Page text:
The RAW Files
The world of espionage has been the setting for some compelling writing in the 20th century. This, of course, does not apply to airport thrillers churned out by American and British authors, but rather to books by John le Carre and Graham Greene. It may seem blasphemous to say so, but some of the books that Greene preferred to call ‘entertainment’ actually work better for me than some of his avowedly literary works laden with the alien burdens of his Catholicism.
The Human Factor, published in 1978, tells the story of Maurice Castle, employed with MI 6. On an earlier posting to South Africa, Castle had fallen in love with a Black African woman. The man who helped him escape from apartheid-era South Africa is a communist, and Castle’s gratitude leads him to help Moscow during the Cold War. The leak is eventually traced and an internal investigation is launched. The novel manages to simultaneously cope with the dilemmas playing themselves out in Castle’s mind as he begins to suspect he is under observation, and the cold calculation with which his superiors set about tracking the suspect.
The story of the Indian Research & Analysis Wing (RAW) agent Rabinder Singh uncannily mirrors some of this book. It was a case that dominated headlines in 2004, but has since receded from public memory. A major in the Indian Army who joined RAW in 1986, he had been working there for 18 years before alarm bells were triggered off by his curiosity about details of RAW work outside his domain. Heading the Southeast Asia desk as joint secretary, the brazen manner in which he was priming operatives on other assignments for information finally set off an alarm. Surveillance was mounted for several months, but at the very moment it was taken off, he escaped to Nepal. It was later found that the CIA head in Nepal had arranged for him and his wife to flee the country and they were then given new identities to live in the US.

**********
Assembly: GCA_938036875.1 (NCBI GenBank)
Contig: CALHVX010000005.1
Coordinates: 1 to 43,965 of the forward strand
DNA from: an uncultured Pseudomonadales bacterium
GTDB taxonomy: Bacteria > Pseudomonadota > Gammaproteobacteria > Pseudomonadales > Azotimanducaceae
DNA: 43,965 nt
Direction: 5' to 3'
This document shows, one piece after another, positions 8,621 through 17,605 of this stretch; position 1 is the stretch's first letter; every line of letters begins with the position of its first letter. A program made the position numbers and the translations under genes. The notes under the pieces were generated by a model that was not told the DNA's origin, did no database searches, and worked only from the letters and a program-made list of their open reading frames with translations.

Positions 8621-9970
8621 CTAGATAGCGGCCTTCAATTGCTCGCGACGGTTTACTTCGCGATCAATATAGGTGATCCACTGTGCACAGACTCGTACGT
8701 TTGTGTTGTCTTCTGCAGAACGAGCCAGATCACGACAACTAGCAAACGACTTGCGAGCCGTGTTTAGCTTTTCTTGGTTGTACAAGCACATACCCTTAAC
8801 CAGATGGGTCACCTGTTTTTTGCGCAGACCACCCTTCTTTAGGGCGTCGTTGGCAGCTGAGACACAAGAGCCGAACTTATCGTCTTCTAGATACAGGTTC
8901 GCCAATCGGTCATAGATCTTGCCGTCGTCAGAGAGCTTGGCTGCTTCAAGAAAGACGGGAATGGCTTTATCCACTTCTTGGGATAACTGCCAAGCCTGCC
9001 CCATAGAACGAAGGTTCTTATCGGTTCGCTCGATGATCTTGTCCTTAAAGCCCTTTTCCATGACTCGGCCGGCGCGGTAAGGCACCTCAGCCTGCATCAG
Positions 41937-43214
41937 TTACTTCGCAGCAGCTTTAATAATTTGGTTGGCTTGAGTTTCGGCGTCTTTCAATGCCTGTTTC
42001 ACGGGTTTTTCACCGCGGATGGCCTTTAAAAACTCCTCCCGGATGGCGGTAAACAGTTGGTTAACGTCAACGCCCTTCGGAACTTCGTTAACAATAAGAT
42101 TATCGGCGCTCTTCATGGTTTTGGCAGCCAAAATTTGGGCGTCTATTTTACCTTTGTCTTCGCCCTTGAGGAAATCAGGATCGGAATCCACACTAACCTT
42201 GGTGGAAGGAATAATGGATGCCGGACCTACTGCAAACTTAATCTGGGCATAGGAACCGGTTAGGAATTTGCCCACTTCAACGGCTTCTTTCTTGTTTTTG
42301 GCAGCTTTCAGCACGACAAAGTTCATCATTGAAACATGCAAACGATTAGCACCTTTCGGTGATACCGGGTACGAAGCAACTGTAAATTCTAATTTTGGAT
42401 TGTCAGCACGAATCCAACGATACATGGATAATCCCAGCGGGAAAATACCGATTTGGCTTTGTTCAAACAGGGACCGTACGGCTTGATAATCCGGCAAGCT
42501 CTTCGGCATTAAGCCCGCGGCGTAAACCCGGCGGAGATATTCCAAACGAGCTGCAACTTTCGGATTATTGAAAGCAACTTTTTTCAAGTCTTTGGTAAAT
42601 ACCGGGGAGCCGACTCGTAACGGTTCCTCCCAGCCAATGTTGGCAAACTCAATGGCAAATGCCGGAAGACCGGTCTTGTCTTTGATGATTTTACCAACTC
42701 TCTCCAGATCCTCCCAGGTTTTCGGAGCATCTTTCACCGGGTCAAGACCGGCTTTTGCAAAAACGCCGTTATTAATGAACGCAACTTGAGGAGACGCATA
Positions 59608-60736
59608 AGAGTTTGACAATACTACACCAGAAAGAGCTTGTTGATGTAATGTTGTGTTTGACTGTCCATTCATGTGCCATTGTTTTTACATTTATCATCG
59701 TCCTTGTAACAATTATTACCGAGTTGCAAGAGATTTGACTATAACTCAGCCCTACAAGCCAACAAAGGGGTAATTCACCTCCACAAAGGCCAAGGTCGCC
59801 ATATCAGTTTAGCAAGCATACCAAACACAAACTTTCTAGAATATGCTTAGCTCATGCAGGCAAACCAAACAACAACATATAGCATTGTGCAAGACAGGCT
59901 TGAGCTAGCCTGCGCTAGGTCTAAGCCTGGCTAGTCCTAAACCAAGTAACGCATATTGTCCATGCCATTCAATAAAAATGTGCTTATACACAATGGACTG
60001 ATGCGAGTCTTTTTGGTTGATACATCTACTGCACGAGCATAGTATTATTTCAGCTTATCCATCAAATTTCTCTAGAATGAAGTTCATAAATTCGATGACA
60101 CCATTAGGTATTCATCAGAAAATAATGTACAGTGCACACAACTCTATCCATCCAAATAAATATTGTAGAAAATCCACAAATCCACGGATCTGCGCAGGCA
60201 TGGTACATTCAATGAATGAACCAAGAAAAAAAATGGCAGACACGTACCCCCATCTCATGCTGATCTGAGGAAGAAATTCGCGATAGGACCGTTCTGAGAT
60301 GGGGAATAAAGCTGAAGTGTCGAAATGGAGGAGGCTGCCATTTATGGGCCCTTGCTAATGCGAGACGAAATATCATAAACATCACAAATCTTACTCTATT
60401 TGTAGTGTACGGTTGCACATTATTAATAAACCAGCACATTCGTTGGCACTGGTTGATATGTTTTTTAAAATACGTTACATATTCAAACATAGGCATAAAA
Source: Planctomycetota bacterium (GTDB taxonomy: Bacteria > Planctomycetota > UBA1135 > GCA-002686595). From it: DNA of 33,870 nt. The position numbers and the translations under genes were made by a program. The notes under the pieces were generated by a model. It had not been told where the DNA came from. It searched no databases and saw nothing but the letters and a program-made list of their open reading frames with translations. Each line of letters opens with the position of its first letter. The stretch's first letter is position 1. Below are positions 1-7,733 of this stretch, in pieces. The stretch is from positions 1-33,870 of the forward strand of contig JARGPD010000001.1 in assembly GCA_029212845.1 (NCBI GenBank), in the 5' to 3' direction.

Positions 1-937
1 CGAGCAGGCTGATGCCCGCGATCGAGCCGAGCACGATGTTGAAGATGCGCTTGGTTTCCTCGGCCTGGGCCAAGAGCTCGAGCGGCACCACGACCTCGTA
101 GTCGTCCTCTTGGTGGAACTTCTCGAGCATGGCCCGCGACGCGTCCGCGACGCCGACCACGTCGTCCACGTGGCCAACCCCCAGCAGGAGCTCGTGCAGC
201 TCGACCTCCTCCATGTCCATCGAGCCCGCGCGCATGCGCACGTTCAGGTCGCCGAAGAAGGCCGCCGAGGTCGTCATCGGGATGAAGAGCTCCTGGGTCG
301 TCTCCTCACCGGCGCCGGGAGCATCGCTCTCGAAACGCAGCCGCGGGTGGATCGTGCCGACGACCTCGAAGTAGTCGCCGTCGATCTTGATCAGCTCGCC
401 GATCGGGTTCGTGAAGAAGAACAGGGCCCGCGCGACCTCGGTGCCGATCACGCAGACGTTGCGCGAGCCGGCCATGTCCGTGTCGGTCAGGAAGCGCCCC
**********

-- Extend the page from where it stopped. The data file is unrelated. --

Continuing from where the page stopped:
In Escape To Nowhere, Amar Bhushan, the then No 2 man in RAW, who headed the counter espionage department, has penned a fictional account of this case. It is clear that we are operating in a zone where fiction is only a device to write the truth as Bhushan saw it unfold. The veneer of fiction rests very thinly on the narrative. RAW becomes the Agency, the IB is the Bureau.
However, the book is surprisingly well written and what Graham Greene had said of The Human Factor—“I wanted to present the Service unromantically as a way of life, men going daily to their office to earn their pensions”—can as well be said of this book. Unlike numerous books by journalists and analysts, and some badly written ones by IB insiders, this book is as close as we will ever get to the real workings of RAW.
The book begins with Bhushan’s alter ego in the book, Jeevanathan, receiving a tip off that leads to the surveillance of Ravi Mohan, the narrative alias for Rabinder Singh. As the surveillance against Ravi Mohan builds up, the book rather vividly portrays tension within the Agency as no evidence comes up other than Ravi Mohan’s avid curiosity about other departments. What is surprising is the ease with which many operatives share details they should have never talked about. No action was taken against them, nor were they even reprimanded. Some retired from senior positions, others continue to work in the Agency.
The details of electronic and physical surveillance, which are slow to reveal anything incriminatory, the dissensions within the Agency, all add to the pressure on Jeevanathan, even when he has the reluctant backing of his boss, in reality the then RAW chief CD Sahay. It is only when a spy camera catches Ravi Mohan copying official documents and taking them out of the office that the suspicions get confirmed.